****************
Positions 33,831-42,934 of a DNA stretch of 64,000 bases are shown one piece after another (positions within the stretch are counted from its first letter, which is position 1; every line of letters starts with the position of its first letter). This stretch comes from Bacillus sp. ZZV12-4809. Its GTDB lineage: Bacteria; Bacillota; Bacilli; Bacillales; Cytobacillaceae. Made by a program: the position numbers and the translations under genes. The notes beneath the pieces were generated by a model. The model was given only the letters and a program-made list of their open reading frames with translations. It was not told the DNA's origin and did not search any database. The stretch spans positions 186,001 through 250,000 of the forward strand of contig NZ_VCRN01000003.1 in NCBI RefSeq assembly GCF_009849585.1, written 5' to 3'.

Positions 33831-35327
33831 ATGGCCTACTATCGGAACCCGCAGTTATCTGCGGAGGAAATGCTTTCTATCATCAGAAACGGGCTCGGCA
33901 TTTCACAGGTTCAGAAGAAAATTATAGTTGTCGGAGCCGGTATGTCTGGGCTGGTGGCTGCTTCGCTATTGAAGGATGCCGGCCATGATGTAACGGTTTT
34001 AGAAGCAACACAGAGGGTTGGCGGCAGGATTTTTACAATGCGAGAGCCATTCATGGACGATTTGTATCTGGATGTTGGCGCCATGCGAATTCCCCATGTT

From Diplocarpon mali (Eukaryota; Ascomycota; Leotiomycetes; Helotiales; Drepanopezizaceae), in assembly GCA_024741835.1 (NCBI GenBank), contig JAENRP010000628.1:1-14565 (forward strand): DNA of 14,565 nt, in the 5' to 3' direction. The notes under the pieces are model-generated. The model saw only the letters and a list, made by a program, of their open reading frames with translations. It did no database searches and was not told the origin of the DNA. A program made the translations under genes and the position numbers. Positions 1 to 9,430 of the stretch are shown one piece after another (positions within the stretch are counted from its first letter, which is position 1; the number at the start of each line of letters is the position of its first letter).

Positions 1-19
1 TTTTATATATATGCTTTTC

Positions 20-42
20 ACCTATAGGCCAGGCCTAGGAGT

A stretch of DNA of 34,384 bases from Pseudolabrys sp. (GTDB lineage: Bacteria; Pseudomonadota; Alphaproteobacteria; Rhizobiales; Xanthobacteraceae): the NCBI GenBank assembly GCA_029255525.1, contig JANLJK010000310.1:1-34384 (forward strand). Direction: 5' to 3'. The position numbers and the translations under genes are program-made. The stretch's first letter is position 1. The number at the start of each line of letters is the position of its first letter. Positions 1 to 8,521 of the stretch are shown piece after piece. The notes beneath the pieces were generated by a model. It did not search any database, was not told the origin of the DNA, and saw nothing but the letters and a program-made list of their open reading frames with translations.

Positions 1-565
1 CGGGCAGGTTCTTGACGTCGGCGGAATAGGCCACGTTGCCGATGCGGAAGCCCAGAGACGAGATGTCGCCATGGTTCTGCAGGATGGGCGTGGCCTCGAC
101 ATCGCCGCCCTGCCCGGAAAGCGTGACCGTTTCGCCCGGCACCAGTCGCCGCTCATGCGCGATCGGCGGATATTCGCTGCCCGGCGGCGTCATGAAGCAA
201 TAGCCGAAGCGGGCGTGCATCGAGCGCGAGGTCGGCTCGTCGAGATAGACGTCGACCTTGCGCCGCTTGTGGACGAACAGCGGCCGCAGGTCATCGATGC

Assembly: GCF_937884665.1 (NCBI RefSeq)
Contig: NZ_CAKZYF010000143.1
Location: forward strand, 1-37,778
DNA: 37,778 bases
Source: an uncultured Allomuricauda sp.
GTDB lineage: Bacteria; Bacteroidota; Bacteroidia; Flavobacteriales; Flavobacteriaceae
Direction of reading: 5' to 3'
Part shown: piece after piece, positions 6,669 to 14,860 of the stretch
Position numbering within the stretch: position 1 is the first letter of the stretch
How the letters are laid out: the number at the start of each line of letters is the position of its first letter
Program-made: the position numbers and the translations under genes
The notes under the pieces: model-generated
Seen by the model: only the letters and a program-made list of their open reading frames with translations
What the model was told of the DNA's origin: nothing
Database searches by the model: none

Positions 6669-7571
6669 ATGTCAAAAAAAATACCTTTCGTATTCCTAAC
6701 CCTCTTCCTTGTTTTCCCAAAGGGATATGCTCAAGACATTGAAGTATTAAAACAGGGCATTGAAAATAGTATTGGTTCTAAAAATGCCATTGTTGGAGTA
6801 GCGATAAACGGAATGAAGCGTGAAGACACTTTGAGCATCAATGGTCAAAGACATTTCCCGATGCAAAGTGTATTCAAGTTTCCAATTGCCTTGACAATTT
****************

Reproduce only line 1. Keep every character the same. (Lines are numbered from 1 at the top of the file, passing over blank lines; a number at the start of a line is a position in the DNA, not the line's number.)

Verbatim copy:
Positions 33,831-42,934 of a DNA stretch of 64,000 bases are shown one piece after another (positions within the stretch are counted from its first letter, which is position 1; every line of letters starts with the position of its first letter). This stretch comes from Bacillus sp. ZZV12-4809. Its GTDB lineage: Bacteria; Bacillota; Bacilli; Bacillales; Cytobacillaceae. Made by a program: the position numbers and the translations under genes. The notes beneath the pieces were generated by a model. The model was given only the letters and a program-made list of their open reading frames with translations. It was not told the DNA's origin and did not search any database. The stretch spans positions 186,001 through 250,000 of the forward strand of contig NZ_VCRN01000003.1 in NCBI RefSeq assembly GCF_009849585.1, written 5' to 3'.